MILTON —  Hurricanes are a potential threat in Santa Rosa County and the Gulf Coast.

However, local officials are ensuring a plan is in place for another type of natural disaster: a tsunami.

In 2001, the National Weather Service and the National Tsunami Hazard Mitigation Program, or NTHMP, established a TsunamiReady program to promote tsunami preparedness.

Brad Baker, the emergency management director for Santa Rosa County, said tsunami preparedness is similar to the StormReady program, which deals with preparing for extreme weather and water events.

While Santa Rosa and neighboring counties are already listed as StormReady, being certified as TsunamiReady would not only be a first for Santa Rosa County, but for the region.

“This is the first county on the entire Gulf Coast which has been working on their TsunamiReady certification,” said  Chayne Sparagowski, a  Gulf Coast representative with NTHMP.

Sparagowski said there has been interest from surrounding counties, including Escambia and Okaloosa in participating in the program, which include several components.  

 “Warning and notification is one of them,” he said. “Awareness and public education is probably the other big factors.”

According to the TsunamiReady website, guidelines for the certification include:

●Defining tsunami inundation areas, producing evacuation maps and installing evacuation route signs

●Supporting tsunami public education and outreach, including to schools in tsunami inundation zones

●Establishing a 24-hour warning point and supporting emergency operations center operations

●Having more than one way to receive tsunami warnings and to alert the public

●Developing a formal tsunami operations plan and holding annual exercises

Baker said his department has previously held preparedness discussions, organizing an action plan with area law enforcement agencies and first responders, along with public forums on tsunami preparedness.

Should a tsnumai —  or a long, high sea wave caused by an earthquake or other disturbance —  occur, officials said emergency personnel would have a limited time to react.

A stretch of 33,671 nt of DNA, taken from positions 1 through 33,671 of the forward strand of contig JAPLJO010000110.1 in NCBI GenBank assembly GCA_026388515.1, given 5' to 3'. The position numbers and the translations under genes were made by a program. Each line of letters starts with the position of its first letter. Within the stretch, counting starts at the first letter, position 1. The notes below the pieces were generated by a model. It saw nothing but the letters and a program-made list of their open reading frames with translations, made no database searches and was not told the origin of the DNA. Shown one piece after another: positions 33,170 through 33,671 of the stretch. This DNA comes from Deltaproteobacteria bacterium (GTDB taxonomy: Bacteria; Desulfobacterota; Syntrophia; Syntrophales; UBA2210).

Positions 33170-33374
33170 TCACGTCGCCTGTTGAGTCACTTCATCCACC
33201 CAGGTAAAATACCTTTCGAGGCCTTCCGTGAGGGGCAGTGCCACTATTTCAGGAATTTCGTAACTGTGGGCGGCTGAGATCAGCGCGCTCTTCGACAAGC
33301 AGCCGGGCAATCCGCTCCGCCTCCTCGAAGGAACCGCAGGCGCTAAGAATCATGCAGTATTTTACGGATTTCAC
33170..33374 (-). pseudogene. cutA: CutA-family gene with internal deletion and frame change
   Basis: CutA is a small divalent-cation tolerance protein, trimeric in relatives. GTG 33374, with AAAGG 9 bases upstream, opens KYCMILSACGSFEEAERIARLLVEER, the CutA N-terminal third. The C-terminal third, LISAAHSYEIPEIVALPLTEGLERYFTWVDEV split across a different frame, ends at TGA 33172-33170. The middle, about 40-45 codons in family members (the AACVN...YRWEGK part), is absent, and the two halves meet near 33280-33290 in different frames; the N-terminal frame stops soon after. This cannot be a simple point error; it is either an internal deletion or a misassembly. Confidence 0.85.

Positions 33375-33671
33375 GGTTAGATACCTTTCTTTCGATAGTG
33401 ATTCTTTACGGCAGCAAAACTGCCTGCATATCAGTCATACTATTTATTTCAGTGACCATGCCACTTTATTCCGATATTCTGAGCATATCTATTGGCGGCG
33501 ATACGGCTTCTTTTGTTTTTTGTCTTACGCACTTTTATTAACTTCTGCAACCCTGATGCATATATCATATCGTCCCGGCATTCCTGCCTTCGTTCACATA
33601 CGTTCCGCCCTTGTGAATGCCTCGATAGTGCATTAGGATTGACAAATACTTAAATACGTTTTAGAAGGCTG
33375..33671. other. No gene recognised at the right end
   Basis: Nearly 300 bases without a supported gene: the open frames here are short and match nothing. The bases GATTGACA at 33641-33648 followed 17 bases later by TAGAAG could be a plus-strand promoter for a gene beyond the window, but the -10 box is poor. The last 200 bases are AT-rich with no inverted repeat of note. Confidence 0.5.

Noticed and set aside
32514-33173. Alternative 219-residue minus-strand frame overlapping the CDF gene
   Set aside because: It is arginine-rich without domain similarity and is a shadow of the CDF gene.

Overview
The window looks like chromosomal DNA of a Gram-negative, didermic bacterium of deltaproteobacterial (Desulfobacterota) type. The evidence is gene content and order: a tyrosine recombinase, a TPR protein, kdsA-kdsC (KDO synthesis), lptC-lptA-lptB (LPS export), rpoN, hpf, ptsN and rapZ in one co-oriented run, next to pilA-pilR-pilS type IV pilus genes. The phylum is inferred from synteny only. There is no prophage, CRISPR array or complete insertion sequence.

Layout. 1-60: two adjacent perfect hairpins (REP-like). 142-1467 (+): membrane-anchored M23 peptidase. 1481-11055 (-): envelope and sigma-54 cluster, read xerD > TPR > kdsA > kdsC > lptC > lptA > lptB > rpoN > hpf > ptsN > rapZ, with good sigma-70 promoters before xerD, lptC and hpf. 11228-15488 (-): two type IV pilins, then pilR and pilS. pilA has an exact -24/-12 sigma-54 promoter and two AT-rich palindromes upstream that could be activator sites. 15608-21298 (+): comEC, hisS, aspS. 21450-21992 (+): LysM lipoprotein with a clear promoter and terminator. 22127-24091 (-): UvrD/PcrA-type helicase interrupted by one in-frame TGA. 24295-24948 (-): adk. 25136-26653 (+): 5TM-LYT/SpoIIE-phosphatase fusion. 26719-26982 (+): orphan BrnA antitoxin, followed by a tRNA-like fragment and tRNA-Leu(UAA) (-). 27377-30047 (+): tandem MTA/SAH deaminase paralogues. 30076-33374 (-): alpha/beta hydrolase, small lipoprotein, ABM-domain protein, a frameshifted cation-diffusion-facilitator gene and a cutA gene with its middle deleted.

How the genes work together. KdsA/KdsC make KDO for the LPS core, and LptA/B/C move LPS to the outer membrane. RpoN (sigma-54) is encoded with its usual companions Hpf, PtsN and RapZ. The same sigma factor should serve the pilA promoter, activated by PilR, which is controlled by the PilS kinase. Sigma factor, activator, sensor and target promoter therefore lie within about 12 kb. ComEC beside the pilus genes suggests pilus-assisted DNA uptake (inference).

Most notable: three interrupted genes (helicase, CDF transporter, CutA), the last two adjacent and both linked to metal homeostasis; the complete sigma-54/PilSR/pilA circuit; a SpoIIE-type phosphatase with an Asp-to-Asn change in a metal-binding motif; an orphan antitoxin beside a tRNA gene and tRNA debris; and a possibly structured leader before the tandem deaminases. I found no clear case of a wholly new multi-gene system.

“With a storm surge from a hurricane, we know it’s coming,” Baker said. “(With a tsunami) we may have an hour or an hour and half to get people up and off.”

Sparagowski said the entire Gulf Coast region could have a maximum of up to four hours prior to an tsunami’s impact.

“It’s a very short window for notification and evacuation,” he said. NWS representative Jason Beaman agreed, saying, “While still a low probability, it’s still a threat.”

 The likelihood of a tsunami is rare in our region, but Beamon said research from Texas A & M University at Galveston suggests such an event is possible.

“While we don’t have the traditional earthquake threat, which is naturally what you think about with tsunamis, there was these underwater landslides that was identified as a potential source region for a tsunami in the Gulf (of Mexico),” he said. “Now there has even been some inundation mapping that has been produced for Santa Rosa County.”

The preparedness process also helped the department identify and address another  emergency related issue unrelated to tsunamis.

“People visiting did not know their location, so we put (location information) on top of the (tsunami awareness) signs,” Baker said.

While working with Escambia County officials, the emergency management office identified area beaches with similar to mile markers along the interstate.

“We started at the state line and worked our way east and mile markered … every segment of the beach,” Baker said. “So, when (individuals) call 911, if they read the sign, they will know where they are at.”

A three-person TsunamiReady assessment team  consisting of Beaman, Sparagowski and Wanda Stafford, the Regional 1 Coordinator for Florida’s  Division of Emergency Management reviewed each aspect of the county’s preparedness plan on Tuesday.

Baker said the department will address a few minor changes toward their plan at the suggestion of the team and will soon submit for certification.